In 1995, soon after my birthday, my parents got on a big Edmund Fitzgerald kick because the newspapers were noting the 20th anniversary. They talked about how great the song was and how sad and big of a deal it was that the ship went down. I sat there with a blank face and knew not what they were discussing. For some reason, this sent them into extreme disbelief.
"C'mon! You remember it. It went down right after your birthday."
"The song was everywhere on the radio. Everywhere. Right near your birthday."
"How can you not remember? It was the only thing on the news or the tv."
I just knew nothing about it. I understand that kids in Michigan and Wisconsin learn about the ship in grade school, but the Chicago punks never did as far as I could tell. As much as it is a Great Lakes story and Chicago is a Great Lakes town, Chicago is big and broad shouldered enough to really not care too much about what happens up in that place where you go to drink Old Style and fish. Sure we care, but not enough to incorporate it into our schooling. I'd like to think we were studying some denser, more urban information, but that is probably not true. Suffice to say, St Nick's didn't preach the gospel of Big Fitz.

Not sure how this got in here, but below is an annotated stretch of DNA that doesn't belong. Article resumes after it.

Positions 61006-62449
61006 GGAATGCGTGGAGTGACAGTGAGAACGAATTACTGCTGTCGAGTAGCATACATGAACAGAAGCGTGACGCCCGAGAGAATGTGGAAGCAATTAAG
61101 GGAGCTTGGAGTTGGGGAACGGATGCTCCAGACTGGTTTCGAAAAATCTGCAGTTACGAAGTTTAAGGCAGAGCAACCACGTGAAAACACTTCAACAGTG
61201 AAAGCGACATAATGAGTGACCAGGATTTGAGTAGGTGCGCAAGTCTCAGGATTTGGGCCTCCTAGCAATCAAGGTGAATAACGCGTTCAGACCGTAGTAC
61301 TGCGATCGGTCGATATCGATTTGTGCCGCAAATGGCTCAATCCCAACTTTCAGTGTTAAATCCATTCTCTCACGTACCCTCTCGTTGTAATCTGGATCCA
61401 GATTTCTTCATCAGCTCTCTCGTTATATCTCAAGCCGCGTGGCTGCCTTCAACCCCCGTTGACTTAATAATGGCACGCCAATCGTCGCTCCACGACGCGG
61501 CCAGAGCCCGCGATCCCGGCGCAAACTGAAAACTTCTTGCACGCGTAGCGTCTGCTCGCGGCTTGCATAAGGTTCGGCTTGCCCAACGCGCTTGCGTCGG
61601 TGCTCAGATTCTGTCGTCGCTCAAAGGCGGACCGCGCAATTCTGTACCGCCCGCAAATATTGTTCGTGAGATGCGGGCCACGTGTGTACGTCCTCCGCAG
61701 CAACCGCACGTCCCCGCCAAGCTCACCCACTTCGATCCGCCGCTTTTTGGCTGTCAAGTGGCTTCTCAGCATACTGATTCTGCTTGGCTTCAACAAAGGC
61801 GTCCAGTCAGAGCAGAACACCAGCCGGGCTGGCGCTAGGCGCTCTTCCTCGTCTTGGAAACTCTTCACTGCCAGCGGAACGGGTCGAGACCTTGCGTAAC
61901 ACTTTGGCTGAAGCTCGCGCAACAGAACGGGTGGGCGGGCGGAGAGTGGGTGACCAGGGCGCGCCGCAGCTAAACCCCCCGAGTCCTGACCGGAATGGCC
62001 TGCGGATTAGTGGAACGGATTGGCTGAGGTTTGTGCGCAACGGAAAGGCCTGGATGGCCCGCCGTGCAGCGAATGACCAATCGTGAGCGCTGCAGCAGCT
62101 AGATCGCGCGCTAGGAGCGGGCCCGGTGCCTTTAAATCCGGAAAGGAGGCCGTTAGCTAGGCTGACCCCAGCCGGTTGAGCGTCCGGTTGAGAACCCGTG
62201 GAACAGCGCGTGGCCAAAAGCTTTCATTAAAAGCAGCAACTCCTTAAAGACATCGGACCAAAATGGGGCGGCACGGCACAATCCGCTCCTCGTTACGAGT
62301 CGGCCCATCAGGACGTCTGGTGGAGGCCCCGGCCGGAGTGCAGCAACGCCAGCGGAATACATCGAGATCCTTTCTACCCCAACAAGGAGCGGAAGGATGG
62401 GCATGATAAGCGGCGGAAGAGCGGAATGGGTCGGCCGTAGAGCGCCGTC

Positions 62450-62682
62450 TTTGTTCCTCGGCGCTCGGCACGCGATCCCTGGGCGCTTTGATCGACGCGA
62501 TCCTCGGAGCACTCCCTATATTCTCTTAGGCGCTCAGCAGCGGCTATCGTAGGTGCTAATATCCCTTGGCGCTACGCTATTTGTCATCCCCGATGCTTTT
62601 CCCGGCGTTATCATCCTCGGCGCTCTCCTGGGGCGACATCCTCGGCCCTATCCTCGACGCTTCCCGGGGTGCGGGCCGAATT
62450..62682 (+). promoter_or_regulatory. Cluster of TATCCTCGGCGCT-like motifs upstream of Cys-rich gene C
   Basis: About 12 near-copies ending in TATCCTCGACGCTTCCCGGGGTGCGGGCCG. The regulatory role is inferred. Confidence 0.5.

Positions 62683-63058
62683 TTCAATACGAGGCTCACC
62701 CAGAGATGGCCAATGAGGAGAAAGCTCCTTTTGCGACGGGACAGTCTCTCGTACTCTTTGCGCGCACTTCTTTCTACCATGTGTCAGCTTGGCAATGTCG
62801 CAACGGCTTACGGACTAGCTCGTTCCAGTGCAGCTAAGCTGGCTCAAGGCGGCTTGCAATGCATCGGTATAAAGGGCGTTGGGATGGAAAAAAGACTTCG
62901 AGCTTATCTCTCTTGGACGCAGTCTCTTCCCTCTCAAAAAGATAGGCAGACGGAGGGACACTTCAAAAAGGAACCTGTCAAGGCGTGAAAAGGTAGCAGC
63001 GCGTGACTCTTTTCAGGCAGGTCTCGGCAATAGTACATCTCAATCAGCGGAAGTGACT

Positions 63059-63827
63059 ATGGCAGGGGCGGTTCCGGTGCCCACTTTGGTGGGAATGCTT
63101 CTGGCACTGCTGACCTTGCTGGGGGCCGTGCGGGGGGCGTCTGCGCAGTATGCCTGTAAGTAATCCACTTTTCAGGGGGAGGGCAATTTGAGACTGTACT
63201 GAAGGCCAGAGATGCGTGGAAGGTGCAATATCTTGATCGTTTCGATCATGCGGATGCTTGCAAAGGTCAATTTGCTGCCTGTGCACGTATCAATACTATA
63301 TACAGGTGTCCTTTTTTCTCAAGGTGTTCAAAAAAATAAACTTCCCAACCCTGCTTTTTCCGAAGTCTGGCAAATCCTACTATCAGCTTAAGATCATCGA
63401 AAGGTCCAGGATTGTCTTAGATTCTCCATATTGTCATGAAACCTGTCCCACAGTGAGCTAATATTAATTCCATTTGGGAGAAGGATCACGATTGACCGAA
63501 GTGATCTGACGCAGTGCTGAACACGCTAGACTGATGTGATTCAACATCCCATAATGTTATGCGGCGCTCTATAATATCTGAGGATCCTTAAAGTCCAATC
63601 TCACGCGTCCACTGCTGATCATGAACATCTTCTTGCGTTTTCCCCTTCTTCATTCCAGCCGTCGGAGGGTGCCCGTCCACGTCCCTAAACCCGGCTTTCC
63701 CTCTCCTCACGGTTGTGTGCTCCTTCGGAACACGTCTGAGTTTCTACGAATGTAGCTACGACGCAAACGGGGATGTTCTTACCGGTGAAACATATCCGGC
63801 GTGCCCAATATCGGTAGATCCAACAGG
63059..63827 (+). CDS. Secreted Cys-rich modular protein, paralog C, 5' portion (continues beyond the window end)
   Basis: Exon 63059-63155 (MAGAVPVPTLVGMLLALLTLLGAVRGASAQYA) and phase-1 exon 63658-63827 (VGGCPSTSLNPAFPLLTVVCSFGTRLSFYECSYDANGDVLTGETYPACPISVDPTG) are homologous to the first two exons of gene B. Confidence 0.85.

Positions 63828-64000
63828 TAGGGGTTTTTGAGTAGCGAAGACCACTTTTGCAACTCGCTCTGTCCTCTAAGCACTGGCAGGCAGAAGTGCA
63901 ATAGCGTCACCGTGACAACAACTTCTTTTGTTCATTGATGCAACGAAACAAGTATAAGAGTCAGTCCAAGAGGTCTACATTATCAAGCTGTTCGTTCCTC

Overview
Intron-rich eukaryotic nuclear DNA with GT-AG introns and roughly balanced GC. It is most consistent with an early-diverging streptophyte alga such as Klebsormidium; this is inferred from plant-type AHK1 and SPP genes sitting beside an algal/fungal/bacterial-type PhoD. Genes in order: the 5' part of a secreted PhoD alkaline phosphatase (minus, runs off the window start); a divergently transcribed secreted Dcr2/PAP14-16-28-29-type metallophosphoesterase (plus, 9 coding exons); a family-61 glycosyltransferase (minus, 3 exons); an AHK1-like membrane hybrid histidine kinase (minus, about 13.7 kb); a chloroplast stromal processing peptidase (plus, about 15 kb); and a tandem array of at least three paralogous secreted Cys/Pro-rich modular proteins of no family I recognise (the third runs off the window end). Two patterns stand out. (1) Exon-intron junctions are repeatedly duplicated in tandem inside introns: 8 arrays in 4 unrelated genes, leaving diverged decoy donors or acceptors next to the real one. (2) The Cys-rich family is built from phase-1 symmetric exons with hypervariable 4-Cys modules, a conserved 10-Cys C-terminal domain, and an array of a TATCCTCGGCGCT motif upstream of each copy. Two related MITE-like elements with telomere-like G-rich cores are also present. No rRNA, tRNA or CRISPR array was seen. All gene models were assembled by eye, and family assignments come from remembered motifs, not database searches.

My parents frustration grew to such silly heights until I finally popped the balloon.
"What year did it go down?" I scanned the article. "Oh, I don't remember it because I was 6 days old."
"And the song was a big hit the next year, when I was 1."
So the tension lifted and we all ended up with a chuckle. I was alive and it was on the news, so why shouldn't I remember it?
"Well, you remember everything else that ever happened."
Over the years I have actually become quite fascinated by the story, even visiting the Great Lakes Shipwreck Museum in the UP (a place I cannot more highly recommend visiting).
So as today's headlines tell of the (now 35th) anniversary of the sinking, I chuckle at the frustration of my parents at our kitchen table in 1995 and listen to this killer track many, many times.